Is there hope for the advertising market?

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This Friday I went out to dinner here in Boulder with a great friend of mine: Marthon Pucci. Marthon was the first guest on one of my Videocasts. He's a great guy and I respect him a lot. A hustler-restless like all of you who read this blog. People who know the importance of what purpose should always be above ROI.

We talked about the difficulties of being a foreigner in the United States when you get positions in companies that many Americans dream of. We talked about the difference between the pace of work in the United States and in Brazil. We think about the next steps, dreams and what makes us happy. It was a sensational conversation.

Marthon works at a very famous advertising agency in Boulder and we talked about the balance between "leisure and work" (even considering the fact that work is a pleasure for us).

There's nothing like a fresh Monday morning and a fresh cup of double espresso, right? :)

I have a degree in journalism. I had serious doubts if I should have done advertising, but looking at what some of my friends who were studying advertising at ESPM learned and produced during college (versus what I had in the classroom) I felt more value in being with the crowd "pseudo-impartial" than with ghost ads folks.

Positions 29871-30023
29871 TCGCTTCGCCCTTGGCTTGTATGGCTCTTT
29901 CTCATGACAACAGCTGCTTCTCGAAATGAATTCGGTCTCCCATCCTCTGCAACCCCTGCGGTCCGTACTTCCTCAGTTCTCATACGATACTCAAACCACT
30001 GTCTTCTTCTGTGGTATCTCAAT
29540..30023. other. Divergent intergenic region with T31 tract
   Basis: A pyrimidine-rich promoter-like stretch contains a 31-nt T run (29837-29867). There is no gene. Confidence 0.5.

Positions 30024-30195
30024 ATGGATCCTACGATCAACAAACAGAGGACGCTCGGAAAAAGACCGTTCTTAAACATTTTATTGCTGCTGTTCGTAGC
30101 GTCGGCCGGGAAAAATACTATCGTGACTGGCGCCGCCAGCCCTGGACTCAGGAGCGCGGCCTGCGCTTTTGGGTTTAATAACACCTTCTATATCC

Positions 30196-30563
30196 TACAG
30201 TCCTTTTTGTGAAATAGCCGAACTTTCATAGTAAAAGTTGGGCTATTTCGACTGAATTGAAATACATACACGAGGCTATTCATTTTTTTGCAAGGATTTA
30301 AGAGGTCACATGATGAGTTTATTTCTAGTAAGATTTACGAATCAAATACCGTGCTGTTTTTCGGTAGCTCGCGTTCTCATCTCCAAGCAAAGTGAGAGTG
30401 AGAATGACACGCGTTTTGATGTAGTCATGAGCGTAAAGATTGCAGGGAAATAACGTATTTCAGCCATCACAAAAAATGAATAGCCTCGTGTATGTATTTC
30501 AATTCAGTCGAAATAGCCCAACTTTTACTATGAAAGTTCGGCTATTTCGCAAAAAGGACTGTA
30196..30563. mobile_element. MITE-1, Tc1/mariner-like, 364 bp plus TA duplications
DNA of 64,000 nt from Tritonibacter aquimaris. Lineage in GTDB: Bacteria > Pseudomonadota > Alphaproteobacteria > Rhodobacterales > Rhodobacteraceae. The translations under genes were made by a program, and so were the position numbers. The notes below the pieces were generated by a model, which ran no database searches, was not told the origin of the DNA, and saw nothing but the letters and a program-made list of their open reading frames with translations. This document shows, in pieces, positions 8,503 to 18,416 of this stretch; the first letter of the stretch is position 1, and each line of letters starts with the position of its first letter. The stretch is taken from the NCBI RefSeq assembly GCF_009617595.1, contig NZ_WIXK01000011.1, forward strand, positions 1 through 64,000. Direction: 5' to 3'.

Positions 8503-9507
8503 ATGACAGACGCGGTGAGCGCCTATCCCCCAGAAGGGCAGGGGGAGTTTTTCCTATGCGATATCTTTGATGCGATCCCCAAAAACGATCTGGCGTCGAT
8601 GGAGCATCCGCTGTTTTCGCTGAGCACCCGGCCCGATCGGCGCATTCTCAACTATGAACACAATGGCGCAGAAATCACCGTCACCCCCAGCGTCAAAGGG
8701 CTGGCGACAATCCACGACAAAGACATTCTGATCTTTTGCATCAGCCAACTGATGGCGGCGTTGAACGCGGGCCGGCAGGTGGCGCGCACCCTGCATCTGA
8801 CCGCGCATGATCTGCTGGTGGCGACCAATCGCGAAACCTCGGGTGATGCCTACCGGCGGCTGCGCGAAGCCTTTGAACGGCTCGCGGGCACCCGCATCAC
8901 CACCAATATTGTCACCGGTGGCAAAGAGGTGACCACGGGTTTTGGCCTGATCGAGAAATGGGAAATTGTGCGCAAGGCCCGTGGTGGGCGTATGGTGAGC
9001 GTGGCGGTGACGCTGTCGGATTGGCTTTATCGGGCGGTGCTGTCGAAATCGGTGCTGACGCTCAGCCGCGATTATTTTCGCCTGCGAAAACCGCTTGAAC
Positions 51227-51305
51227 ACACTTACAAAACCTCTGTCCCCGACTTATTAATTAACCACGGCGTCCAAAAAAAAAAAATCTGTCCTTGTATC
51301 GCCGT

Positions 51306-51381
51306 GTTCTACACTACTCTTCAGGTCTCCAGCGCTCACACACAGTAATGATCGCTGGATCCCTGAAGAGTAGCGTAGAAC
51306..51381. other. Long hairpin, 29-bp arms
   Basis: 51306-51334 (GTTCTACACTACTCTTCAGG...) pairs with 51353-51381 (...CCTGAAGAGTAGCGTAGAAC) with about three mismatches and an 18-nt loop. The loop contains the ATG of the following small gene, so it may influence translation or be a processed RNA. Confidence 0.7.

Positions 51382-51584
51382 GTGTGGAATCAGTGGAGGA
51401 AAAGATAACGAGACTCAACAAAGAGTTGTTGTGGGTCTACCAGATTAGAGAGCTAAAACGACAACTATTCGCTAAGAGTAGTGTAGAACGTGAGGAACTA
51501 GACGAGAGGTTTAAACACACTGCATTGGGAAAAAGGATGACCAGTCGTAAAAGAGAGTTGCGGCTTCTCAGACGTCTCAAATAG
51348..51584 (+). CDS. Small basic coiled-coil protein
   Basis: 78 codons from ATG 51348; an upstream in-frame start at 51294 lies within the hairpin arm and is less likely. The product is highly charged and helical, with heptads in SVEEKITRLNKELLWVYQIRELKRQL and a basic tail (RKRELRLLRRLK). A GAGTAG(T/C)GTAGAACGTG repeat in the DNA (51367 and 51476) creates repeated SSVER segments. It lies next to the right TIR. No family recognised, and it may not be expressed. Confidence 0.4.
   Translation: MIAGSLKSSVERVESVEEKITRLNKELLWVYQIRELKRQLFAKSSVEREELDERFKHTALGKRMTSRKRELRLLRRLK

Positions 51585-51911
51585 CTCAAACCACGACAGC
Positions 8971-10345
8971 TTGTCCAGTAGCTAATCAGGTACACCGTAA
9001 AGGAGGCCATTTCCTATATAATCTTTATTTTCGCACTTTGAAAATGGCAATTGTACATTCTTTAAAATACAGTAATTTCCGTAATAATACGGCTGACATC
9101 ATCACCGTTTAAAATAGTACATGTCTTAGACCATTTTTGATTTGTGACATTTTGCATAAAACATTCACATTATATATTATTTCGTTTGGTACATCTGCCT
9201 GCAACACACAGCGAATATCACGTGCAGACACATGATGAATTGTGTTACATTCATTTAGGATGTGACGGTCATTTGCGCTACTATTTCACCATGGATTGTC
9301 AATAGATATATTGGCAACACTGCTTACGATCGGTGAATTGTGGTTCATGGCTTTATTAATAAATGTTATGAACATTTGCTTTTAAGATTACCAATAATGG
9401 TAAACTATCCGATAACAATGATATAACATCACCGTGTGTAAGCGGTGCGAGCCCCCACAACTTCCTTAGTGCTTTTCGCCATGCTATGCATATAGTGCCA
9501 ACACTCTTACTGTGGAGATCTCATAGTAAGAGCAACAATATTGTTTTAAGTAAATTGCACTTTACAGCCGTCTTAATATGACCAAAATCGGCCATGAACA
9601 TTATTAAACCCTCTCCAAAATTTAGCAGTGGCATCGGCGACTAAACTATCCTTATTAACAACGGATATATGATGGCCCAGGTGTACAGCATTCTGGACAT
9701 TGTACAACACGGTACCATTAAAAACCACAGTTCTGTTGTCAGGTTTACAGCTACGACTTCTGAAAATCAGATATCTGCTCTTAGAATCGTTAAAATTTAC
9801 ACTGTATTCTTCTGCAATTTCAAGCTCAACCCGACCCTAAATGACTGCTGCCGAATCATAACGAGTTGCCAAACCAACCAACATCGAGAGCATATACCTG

Hard times in the publishing industry...

Journalism is present in my life until today and it was what allowed me to travel throughout the United States getting paid to write. Otherwise, I would never have had the financial resources to do so.

Today I work and am an entrepreneur, immersed in the startups market. I feel that I am part of the present and I see advertising halfway between the past and the present.

I'll explain.

A good idea for a big campaign will always have value. Advertising's ability to transform itself into culture is incredible. From brands becoming objects to campaigns like Keep Walking or Old Spice.

There will always be space for campaigns with a great idea that is reproduced and adapted for all other media. Just as there will always be "fat startups" that do not qualify under the lean-agile-MVP standard.

If there is one big conclusion I learned during Boulder Digital Works, it is that advertising agencies are becoming more and more software houses. This video below is an example that yes, there are still hopes.

The best advertisers have read more TechCrunch than AdAge. And this is great. In a way, I feel the living proof of this transition. Software has never made the world (including the advertising and publishing industry) so interesting. It's great to be alive!

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